However, certain sources seem to be more fruitful than others. Numerous executives cite books, graphic novels and established IP as a key route to market. “Books, features and formats continue to be a strong bet,” says Henrik Bastin, CEO of Red Arrow Entertainment Group-owned Fabrik Entertainment, which adapted Michael Connolly’s Harry Bosch novels for Amazon Prime Instant Video.
“There has been a shift towards more authored and less producer-driven content origination,” says Jez Swimer, head of development at UK-based Leopardrama. “Working off established brands has the advantage of leaning on an established brand and a pre-existing relationship with the audience.”
Recent examples include the BBC working with Lookout Point and The Weinstein Company to create a new version of Russian classic novel War and Peace. The BBC also commissioned ITV-owned Mammoth Screen to reboot 1975 series Poldark, which itself was an adaptation of Winston Graham’s mid-20th century novel series.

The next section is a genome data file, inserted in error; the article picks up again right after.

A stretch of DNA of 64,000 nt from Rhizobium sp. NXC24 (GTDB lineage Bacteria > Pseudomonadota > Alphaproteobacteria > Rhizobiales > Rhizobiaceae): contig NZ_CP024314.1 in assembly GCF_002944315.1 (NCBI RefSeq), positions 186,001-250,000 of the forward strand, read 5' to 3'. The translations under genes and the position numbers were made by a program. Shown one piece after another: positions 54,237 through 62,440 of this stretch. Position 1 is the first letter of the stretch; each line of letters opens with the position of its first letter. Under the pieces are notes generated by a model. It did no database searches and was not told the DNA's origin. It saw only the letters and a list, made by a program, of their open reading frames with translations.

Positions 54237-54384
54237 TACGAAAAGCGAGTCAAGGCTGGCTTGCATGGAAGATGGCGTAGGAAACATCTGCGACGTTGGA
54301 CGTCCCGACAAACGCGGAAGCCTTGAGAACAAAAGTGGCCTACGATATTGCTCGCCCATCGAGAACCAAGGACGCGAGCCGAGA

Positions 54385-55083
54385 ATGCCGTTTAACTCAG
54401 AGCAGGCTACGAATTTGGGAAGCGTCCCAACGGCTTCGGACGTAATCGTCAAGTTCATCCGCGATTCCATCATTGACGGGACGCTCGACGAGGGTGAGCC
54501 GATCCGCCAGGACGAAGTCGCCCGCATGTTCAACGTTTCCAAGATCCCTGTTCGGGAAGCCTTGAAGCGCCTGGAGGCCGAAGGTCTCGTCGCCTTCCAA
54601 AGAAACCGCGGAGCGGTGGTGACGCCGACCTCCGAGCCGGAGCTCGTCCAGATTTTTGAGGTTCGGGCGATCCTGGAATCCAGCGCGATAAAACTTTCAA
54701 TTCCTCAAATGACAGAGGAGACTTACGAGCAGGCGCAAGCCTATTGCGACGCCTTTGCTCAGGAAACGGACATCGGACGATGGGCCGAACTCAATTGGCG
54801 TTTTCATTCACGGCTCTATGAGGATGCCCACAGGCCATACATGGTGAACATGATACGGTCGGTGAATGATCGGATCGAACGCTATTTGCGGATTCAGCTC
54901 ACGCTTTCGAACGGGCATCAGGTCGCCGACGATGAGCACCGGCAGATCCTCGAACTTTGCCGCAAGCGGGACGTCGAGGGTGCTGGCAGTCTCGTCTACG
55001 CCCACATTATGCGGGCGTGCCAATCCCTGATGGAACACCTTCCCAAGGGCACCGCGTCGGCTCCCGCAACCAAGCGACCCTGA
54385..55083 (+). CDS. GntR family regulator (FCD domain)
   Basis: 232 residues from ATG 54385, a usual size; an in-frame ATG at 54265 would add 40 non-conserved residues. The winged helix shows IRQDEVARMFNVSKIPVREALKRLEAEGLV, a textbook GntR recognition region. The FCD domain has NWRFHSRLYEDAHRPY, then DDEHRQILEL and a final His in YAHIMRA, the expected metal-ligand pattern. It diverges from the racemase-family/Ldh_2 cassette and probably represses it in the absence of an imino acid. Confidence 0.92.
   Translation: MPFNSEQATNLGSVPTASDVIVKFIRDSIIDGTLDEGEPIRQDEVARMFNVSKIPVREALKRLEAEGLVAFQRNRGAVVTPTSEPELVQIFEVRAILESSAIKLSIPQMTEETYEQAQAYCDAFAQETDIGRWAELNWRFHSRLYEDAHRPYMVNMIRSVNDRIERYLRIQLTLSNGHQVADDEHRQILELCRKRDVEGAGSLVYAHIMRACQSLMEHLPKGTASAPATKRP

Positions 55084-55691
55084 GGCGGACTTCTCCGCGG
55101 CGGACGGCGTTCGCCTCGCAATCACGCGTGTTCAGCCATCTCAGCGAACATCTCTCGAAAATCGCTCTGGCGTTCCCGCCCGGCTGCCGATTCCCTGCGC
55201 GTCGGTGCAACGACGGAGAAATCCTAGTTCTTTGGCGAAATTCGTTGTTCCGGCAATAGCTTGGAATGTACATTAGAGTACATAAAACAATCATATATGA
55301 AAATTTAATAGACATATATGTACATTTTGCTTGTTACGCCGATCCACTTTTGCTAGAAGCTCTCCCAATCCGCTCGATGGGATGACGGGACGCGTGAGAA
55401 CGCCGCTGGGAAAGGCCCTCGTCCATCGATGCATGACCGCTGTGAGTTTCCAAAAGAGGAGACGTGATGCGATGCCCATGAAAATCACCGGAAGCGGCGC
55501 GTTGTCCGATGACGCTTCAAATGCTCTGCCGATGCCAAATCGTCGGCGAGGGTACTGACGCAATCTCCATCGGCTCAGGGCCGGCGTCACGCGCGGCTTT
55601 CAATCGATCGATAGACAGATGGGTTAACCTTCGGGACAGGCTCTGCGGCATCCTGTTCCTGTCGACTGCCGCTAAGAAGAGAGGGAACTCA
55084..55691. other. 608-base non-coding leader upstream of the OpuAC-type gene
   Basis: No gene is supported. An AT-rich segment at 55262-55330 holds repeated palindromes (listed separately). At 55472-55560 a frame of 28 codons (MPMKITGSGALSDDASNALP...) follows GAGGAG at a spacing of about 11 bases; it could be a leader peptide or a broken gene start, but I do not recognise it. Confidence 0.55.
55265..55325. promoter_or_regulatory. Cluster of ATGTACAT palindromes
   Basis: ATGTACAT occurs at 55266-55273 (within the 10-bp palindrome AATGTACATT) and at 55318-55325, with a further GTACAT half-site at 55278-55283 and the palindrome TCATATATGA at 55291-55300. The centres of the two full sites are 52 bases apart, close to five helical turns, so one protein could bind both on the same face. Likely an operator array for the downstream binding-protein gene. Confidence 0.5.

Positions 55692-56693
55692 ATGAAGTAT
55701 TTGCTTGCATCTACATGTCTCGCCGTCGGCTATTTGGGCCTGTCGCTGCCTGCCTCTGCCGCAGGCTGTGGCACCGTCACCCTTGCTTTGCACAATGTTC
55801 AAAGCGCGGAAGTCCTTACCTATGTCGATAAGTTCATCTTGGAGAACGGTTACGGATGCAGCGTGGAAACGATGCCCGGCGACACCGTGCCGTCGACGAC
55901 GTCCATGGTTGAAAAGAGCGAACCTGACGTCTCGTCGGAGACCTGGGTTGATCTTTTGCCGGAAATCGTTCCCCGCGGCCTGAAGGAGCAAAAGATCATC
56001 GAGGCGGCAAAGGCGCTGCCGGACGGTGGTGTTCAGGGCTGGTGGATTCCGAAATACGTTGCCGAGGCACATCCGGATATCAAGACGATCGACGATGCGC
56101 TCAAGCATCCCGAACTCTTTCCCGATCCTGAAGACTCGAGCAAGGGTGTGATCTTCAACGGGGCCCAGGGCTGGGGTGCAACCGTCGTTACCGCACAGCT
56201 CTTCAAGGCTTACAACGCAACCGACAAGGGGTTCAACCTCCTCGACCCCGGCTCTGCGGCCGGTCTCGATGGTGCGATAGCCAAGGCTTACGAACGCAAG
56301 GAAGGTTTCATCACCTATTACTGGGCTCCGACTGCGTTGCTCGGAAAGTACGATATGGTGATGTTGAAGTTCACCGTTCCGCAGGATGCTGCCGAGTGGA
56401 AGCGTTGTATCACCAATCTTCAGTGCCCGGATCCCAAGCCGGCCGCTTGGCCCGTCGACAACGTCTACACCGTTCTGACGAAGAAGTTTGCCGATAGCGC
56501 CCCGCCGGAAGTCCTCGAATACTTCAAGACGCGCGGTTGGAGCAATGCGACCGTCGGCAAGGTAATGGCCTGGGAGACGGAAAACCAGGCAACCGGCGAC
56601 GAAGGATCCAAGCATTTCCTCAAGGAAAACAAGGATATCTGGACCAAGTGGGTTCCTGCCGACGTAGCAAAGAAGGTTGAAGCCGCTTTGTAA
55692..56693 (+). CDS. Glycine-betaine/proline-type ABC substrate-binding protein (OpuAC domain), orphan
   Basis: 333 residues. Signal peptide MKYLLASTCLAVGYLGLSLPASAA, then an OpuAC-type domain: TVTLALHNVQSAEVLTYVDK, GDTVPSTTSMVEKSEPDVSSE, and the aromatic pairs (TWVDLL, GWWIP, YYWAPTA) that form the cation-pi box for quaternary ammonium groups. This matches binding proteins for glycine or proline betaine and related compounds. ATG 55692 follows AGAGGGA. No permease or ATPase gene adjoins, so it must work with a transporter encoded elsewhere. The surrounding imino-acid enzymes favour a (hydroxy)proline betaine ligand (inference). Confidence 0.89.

Ben Donald, BBC Worldwide’s drama chief, says there has been “an inflationary rush on branded or iconic IP”, but adds “There is still a lot of work to be done by the producer and writer to make it work and original for the grammar of television”.
This US Upfronts has seen fewer adapted series from overseas intellectual property, while library IP – often feature films from the past 40 years – is increasingly being made into primetime broadcast dramas. (Think Rush Hour, The Exorcist, Taken, Limitless, Parenthood, Bates Motel, Rosemary’s Baby, Minority Report, Fargo, Dusk Till Dawn, About a Boy, Teen Wolf, Hannibal, Twelve Monkeys, Wet Hot American Summer, The Transporter, The Sarah Connor Chronicles; the list goes on…)
Katrina Neylon, executive VP, sales and marketing at Studiocanal, says her company’s development team is constantly considering which of the 5,000 titles in its library could be reworked as a drama series.